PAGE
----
What is congenital hearing loss?
Congenital hearing loss is deafness that exists when a baby is born. It usually affects the inner ear and is also called congenital sensorineural hearing loss.
What causes congenital hearing loss?
A number of conditions that arise during pregnancy are associated with causing congenital hearing loss. For example, if a pregnant woman contracts German measles (rubella), particularly during the first trimester of pregnancy, the rubella virus may invade the developing baby's inner ear and destroy the nerves that transmit messages about hearing to the brain. High doses of vitamin A or the use of isotretinoin (Accutane, an antiacne medication derived from vitamin A) during pregnancy can cause serious birth defects, including ear abnormalities. Deafness may also be due to Rh incompatibility disease, a blood disorder that develops when a baby's blood is of a different Rh type than the mother's. Some babies are born with hereditary conditions that cause hearing loss. Example; include Hurler's syndrome, albinism, and Waardenburg's syndrome, all of which are relatively rare.
- Failure to respond to normal sounds.
- Failure to begin talking at the normal age.
More common causes of hearing loss occur during the birth process. For example, oxygen deprivation during labor and delivery may cause congenital deafness. Hearing loss may also be due to an injury to the base of the skull during delivery, especially if the baby is premature.
How is congenital hearing loss diagnosed and treated?
Congenital hearing loss often is not detected until the baby is several months old, at which time the parents may notice that he or she does not respond to voices or other sounds. As early as a few weeks after birth, babies react to noises. Try clapping out of the baby's sight and see if the sound produces a reaction. If not, more sophisticated hearing tests are indicated.
Early diagnosis is desirable, because children do not learn to speak normally unless they can hear language. Special education, which begins as early as 2 years of age, is crucial to a deaf child's speech development.
Depending upon the degree of hearing loss, special aids and devices may be prescribed. Babies only 8 or 9 months old can be fitted with hearing aids. The most powerful is called a body aid, which is worn in a shirt pocket or body harness. It is connected by a wire to an ear piece or receiver that is worn in the ear and attached to the ear canal with a plastic insert or ear mold. An earlevel aid fits behind the ear and is coupled to the ear mold by flexible tubing. A hearing aid can also be built into the temple of a pair of eyeglasses and connected by tubing to the ear mold, but this is only practical for children who must also wear glasses.
Some hearing aids can be fitted entirely inside the ear. A child who is deaf on one side only can use a device called the CROS aid (for contralateral routing of signals), in which a hearing aid microphone is placed on the deaf ear and sound is routed to the other ear by a wire or a miniature radio transmitter. This allows the child to hear sounds from the deaf side and to develop at least some ability to detect where sounds are coming from. A bone-conduction hearing aid is sometimes used if an ear mold or tube is not effective. In this type of hearing aid, an oscillating device conducts sound through the bones of the ear to the cochlea, the spiral tube that is located in the inner ear.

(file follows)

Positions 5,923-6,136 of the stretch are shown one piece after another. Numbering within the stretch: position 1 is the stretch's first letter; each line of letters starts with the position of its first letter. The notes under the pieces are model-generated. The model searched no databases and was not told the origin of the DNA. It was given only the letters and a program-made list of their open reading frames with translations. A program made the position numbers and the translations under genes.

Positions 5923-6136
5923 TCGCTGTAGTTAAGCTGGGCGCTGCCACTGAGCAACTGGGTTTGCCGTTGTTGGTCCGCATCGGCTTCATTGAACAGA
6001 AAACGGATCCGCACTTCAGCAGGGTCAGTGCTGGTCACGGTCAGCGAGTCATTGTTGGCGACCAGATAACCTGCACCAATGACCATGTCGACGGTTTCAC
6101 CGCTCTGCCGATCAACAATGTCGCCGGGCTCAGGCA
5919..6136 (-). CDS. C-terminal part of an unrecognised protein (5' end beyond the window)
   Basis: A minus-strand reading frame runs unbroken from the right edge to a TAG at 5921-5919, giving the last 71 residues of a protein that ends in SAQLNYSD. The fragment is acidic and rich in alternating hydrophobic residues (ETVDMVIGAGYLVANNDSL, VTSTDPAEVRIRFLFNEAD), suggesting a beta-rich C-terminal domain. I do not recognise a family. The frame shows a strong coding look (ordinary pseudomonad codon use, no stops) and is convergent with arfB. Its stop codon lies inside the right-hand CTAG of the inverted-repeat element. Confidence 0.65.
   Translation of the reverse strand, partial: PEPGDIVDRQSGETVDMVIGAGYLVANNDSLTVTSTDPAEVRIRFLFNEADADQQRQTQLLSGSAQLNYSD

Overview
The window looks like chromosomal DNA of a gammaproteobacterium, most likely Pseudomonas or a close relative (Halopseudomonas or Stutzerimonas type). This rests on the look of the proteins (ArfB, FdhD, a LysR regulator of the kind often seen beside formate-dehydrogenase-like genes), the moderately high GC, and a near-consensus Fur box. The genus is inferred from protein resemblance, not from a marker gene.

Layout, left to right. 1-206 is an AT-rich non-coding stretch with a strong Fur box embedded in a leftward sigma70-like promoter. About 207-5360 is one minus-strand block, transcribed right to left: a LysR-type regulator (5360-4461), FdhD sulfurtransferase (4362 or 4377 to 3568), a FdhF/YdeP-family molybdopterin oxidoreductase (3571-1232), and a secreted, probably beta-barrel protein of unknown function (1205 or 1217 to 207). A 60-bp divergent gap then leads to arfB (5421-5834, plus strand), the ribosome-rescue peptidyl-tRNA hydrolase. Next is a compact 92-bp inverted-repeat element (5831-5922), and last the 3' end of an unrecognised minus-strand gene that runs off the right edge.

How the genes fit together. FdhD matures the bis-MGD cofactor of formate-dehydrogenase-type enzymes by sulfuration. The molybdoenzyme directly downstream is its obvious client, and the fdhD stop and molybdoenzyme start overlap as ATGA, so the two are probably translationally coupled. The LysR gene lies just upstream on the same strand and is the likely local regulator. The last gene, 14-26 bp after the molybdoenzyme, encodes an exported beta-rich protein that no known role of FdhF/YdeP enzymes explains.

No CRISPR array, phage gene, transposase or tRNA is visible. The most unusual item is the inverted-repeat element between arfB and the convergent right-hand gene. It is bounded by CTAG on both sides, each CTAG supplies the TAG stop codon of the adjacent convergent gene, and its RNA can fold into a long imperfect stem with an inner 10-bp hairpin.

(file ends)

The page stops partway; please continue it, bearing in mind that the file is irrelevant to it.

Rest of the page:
What can I do myself?
If a child needs help with speech, a speech therapist can teach parents at-home exercises to supplement formal therapy sessions.
When should I see my doctor?
If an infant does not seem to respond to a spoken voice or ordinary household sounds, a pediatrician should be consulted. Failure to babble or learn to speak should also be checked.
What will the doctor do?
Parental observations are extremely important, so the doctor will question parents closely about them. Diagnosis depends upon parental observation plus special testing that varies with the child's age. Testing the hearing of infants usually entails using audiometric devices. These devices produce different types of sounds, and the doctor then observes and measures the child's responses to them.
Children over the age of 2 are often tested with play audiometry. This involves conditioning the child to perform a task, such as placing a block in a box, when a certain tone is used.
The course of congenital hearing loss
Congenital hearing loss cannot be cured, but it can sometimes be relieved with a hearing aid. Early detection usually makes it possible to teach the child language. Lip-reading and signing are also useful. Unfortunately, some deaf children are also mentally retarded, which may limit their learning abilities.
Is congenital hearing loss dangerous?
It is not a health threat, but it can be emotionally difficult for both the parents and youngster. Also, an inability to hear sirens or other warning sounds may place a youngster in dangerous situations.
What can I do to avoid congenital hearing loss?
- A woman should make sure that she has been immunized against rubella before becoming pregnant.
- Vitamin A supplements and Accutane should be stopped several months before attempting pregnancy.